Developing a content planning process is irreplaceably vital to not only finding direction in your online content, but effectively managing both your time and available content creation assets. A content plan includes the guidelines your brand will use to steer your content creation process towards developing effective content that your brand should be producing based on your brand’s purpose and what your target audience is looking for. According to Content Marketing Institute, a mere 27 percent of B2C and 48 percent of B2B marketers have developed and implemented content planning. The lack of planning in the industry means there is an awful lot of content floating around the Internet that lacks direction. It’s akin to shooting in the dark and hoping the content resonates with an audience.
It all starts with answering the question “what are we trying to do?” Are you trying to raise brand awareness, sell a product, expand your customer base, close sales with existing customers, or stay relevant to repeating customers? Taking the time to understand your brand’s purpose is an essential first step to developing a content planning strategy. Before you’re ready to determine who is within your target audience and what the people within the audience criteria have to benefit from your content, you need to understand what it is you’re trying to accomplish as a brand or business.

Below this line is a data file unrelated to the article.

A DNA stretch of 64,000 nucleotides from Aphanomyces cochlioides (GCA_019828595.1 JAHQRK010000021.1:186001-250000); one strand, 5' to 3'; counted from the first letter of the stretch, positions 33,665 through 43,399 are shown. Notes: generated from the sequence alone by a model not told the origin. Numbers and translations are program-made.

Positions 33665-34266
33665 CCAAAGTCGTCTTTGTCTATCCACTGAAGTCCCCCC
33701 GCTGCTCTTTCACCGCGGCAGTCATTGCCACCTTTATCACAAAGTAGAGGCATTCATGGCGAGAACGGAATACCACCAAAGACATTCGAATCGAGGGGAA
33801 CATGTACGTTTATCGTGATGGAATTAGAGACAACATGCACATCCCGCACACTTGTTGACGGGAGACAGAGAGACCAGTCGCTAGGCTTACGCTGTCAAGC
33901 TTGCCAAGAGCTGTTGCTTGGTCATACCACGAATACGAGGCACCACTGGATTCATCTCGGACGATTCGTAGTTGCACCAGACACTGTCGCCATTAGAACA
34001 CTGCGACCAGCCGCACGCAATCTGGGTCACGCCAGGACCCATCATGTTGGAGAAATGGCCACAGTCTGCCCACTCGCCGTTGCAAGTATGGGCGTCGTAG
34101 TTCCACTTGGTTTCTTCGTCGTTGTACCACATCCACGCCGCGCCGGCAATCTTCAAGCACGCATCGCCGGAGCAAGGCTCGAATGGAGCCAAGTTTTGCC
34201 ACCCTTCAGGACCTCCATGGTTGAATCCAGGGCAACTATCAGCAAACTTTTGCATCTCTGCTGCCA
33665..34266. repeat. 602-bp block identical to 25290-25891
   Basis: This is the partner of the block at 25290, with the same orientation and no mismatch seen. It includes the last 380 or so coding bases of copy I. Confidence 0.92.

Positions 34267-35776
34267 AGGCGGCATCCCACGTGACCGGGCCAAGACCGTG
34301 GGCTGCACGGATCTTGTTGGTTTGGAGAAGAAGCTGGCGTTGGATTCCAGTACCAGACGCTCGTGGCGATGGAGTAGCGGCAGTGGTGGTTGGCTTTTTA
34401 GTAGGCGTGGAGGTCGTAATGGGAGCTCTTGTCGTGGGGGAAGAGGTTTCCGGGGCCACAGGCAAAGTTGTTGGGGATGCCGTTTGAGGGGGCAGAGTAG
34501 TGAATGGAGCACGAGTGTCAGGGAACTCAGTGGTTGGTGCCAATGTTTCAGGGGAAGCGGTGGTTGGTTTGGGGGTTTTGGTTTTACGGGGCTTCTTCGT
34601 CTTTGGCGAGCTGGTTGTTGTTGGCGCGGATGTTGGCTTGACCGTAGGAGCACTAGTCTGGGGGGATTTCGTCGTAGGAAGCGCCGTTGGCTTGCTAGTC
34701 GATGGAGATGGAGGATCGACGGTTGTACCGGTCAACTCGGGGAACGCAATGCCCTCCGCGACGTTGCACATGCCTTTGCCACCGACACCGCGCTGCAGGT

It may seem simple for some brands like an online retail shop: the goal is always to sell more products over the Internet. The example retail shop may sale something like shoes, so they would determine that their purpose is to sell shoes to new and returning customers. However, other brands may have completely different missions. For example, a hypothetical automobile industry news website may determine its purpose is to go on the record about industry news and inform the audience that is interested in their specific type of news in a casual, conversational tone. However, a business like a local gym may have a more difficult time deciding what kind of purposeful content they aim to create. The gym could decide they want to provide content that engages their existing members to retain their business or reach out to potential members through current members.
After you’ve established your content planning focal point, you are ready to either generate or buy content. If you buy content through a third party, understanding the purpose makes it much easier to suggest things like article and blog topics. More specific content requests will return content that better serves your brand’s purpose. However, content plans are a living document: they can be adjusted or reworked when appropriate. Some brands may find themselves in a position where they have more than one goal and that’s fine; however, spreading yourself too thin for your content creation capacity can cause the plan to backfire. Starting with two focal points and reducing it to one can be a part of the process. If your content purpose isn’t working out, it is okay to change it to something different. If the business climate changes it’s okay to revise your goals at a later date. Your audience’s desired content may change over time and it’s up to you to adjust with it.
Dan S. is a former news journalist turned web developer and freelance writer. He has a penchant for all things tech and believes the person using the machine is the most important element.